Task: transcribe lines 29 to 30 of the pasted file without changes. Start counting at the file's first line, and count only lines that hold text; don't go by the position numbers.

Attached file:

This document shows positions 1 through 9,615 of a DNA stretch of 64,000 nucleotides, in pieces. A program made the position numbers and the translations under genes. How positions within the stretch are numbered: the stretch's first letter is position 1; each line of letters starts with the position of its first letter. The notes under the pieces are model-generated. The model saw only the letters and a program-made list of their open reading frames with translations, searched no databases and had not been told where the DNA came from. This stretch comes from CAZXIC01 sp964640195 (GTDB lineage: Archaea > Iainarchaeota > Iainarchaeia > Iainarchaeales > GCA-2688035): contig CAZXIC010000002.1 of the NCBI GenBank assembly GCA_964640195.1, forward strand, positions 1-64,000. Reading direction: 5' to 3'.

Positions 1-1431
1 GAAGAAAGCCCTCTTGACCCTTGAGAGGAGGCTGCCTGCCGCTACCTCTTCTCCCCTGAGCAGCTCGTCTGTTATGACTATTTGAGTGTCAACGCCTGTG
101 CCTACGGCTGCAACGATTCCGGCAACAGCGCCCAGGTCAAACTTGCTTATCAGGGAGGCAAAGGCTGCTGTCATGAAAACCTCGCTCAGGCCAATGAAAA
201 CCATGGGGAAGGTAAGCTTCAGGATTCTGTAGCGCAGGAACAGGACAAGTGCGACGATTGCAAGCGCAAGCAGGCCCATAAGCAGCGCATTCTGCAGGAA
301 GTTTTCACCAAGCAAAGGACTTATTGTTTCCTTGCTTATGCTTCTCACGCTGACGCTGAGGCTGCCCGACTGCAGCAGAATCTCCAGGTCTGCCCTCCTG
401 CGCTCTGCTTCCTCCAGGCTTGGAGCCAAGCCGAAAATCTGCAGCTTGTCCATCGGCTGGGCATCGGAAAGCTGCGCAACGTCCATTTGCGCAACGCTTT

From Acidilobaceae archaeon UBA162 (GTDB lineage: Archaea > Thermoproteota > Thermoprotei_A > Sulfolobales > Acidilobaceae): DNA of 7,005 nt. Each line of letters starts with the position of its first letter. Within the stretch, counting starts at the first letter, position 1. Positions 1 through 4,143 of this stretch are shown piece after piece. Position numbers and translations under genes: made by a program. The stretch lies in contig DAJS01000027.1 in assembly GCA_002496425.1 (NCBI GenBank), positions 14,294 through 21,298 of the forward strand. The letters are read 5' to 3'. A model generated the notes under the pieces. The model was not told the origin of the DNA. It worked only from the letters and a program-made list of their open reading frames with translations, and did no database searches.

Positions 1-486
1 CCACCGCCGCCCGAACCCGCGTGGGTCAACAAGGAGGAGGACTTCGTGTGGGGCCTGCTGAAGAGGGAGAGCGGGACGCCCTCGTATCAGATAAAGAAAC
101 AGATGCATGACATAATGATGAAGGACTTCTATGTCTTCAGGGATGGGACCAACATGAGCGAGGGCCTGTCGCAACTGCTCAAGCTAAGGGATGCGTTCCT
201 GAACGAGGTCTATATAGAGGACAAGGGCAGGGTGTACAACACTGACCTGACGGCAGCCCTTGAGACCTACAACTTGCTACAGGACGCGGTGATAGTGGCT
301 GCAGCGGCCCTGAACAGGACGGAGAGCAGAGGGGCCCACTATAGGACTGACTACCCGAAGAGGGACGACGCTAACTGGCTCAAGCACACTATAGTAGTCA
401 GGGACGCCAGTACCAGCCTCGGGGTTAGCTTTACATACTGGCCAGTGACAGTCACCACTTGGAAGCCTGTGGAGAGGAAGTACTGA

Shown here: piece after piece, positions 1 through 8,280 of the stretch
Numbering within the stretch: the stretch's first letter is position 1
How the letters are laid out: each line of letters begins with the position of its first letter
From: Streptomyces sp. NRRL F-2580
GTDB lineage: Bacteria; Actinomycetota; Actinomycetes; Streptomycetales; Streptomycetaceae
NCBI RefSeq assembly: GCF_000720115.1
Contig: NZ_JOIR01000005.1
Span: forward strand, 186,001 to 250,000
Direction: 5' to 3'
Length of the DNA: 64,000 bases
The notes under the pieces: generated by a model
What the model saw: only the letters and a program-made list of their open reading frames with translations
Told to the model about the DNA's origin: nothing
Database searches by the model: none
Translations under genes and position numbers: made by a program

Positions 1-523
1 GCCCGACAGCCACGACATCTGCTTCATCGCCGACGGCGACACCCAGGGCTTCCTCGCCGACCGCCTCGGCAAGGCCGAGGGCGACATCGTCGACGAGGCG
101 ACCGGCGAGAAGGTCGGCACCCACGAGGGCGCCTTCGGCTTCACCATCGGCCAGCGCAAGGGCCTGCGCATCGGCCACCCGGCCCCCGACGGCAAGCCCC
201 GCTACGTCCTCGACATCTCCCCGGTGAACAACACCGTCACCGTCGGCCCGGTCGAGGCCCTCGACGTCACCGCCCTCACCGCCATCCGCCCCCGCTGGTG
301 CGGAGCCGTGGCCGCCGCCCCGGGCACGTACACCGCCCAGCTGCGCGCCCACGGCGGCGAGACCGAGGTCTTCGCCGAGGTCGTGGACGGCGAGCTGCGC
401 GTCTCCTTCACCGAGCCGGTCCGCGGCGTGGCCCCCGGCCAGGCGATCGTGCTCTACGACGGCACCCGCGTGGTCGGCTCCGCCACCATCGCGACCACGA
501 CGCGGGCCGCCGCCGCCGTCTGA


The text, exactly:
Translations under genes and position numbers: made by a program

Positions 1-523